Well, their domestic tourism budget is being tightened anyway. The latest Roy Morgan Research holiday-tracking survey recorded the lowest January quarter score (57 per cent) since 2006 for Australians intending to holiday in Australia for their next trip in the next 12 months, but the highest score (10 per cent) in five years for Australians intending to travel overseas for their next trip in the next 12 months.
If the oil price was demand rather than risk premium driven, it would be symptomatic of a healthier, stronger economy. Before the GFC smashed the party, oil prices were a great deal higher, but everyone was having such a good time dancing, they barely noticed. Right now, people are noticing.
In this climate then, it's very strange for the two Australian airline groups to be increasing capacity. Maybe running an airline is like being an average farmer: if you weren't given to some form of optimism, you couldn't undertake the daily triumph of hope over experience. Yet there are reasons for some optimism - or excuses, depending on your disposition.
Qantas' international problems and profitability or lack thereof are very well publicised by the management. What you don't hear so much about is how very nicely profitable QantasLink is – the domestic regional business is doing very well indeed, so let's not draw attention to it. Include Qantas's ambition to grab more of the resources charter business and regional Australia is serving the Roo well. As the resources boom picks up pace, it should serve it even better.
The big promise of the capex boom being spread around, as preached by the Reserve Bank and Treasury, plus the billions being pushed into our economy by the terms of trade still means continued growth in employment and wages. Eventually, more jobs for more people with more money means more spending. The consumer might be suffering some sticker shock about electricity and petrol today, but that tends to wear off in time and the discretionary spending returns. Remember that the RBA doesn't see a consumer strike, but a healthy abating of “the run-up in household leverage”. Healthier households become stronger ones – the unknown is how long it will be before they feel healthy enough to handle more indulgence.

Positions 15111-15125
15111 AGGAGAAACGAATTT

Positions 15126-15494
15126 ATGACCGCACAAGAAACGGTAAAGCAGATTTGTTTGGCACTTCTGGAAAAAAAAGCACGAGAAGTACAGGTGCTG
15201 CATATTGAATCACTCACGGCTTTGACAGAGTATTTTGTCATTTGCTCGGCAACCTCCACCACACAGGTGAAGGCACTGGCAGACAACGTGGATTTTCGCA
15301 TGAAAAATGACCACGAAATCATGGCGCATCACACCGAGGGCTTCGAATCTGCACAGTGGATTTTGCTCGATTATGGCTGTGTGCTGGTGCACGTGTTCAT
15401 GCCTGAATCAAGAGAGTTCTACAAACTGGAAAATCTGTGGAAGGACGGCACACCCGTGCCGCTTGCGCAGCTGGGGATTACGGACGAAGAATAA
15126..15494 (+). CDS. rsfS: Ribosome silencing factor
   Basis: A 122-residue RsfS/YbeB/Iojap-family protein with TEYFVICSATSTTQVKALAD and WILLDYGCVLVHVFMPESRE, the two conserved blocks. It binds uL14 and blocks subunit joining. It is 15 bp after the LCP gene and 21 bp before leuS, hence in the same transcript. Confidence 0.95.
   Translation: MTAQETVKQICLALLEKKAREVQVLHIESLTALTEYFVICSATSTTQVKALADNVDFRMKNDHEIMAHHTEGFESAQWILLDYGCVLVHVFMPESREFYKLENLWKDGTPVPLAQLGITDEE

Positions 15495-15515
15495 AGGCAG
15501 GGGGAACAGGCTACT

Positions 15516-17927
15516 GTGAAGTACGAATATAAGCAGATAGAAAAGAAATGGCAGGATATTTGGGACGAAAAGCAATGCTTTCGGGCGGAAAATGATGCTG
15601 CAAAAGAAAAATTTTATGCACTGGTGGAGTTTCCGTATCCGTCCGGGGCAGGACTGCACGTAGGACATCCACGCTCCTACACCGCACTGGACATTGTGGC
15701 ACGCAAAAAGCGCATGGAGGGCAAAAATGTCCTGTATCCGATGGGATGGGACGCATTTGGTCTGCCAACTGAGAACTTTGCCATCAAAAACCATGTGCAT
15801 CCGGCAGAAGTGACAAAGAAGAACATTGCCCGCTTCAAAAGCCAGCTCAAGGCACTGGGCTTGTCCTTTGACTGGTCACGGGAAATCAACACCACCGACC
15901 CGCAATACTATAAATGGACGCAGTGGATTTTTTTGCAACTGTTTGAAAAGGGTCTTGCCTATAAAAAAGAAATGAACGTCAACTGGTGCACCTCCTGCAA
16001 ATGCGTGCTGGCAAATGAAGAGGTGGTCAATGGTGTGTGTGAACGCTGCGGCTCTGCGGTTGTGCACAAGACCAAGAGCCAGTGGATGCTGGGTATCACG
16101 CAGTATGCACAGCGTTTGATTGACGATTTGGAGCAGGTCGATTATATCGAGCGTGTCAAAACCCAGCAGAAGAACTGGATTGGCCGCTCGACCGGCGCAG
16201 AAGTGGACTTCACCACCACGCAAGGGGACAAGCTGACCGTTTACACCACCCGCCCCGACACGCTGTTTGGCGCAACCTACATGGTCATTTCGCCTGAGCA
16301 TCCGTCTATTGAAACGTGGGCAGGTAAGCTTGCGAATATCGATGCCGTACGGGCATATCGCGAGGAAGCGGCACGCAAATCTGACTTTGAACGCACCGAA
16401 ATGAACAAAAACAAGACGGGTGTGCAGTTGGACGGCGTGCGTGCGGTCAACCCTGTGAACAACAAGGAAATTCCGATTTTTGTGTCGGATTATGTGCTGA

And business is waiting for its share of the capex and resources billions. The smarter operators are already working on getting theirs, both in services growth and services to the services growth. And winning and servicing business still requires plenty of travel.
It's much harder to find a sunny side of the international inbound street given the acknowledged current problems. Volume hope is still a few years away when China is richer again and we experience the next new wave of tourism, if we're smart enough to win it and if our carriers are competitive. In the meantime, there are plenty of us going shopping overseas and needing to come home again. Qantas's challenge is to be the carrier of choice on the routes we want.
Right now though, there are bums on seats, but the bums aren't yielding much profit. It's a brave CEO then who keeps adding capacity, providing more seats – or all is not quite so gloomy in the Qantas crystal ball.
It'd be nice to think that the real test of how serious Qantas is about its belt tightening will be revealed in the annual report when we see what's happened to the pay packets of the CEO and CFO – but somehow such things seem immune to turbulence.
PS. And they've flicked Glenn A Baker's Reelin' in the Years nostalgia audio channel to the international entertainment menu. If they touch the ABC's Angela Catterns, there really will be trouble.
Click here to read it on the SMH site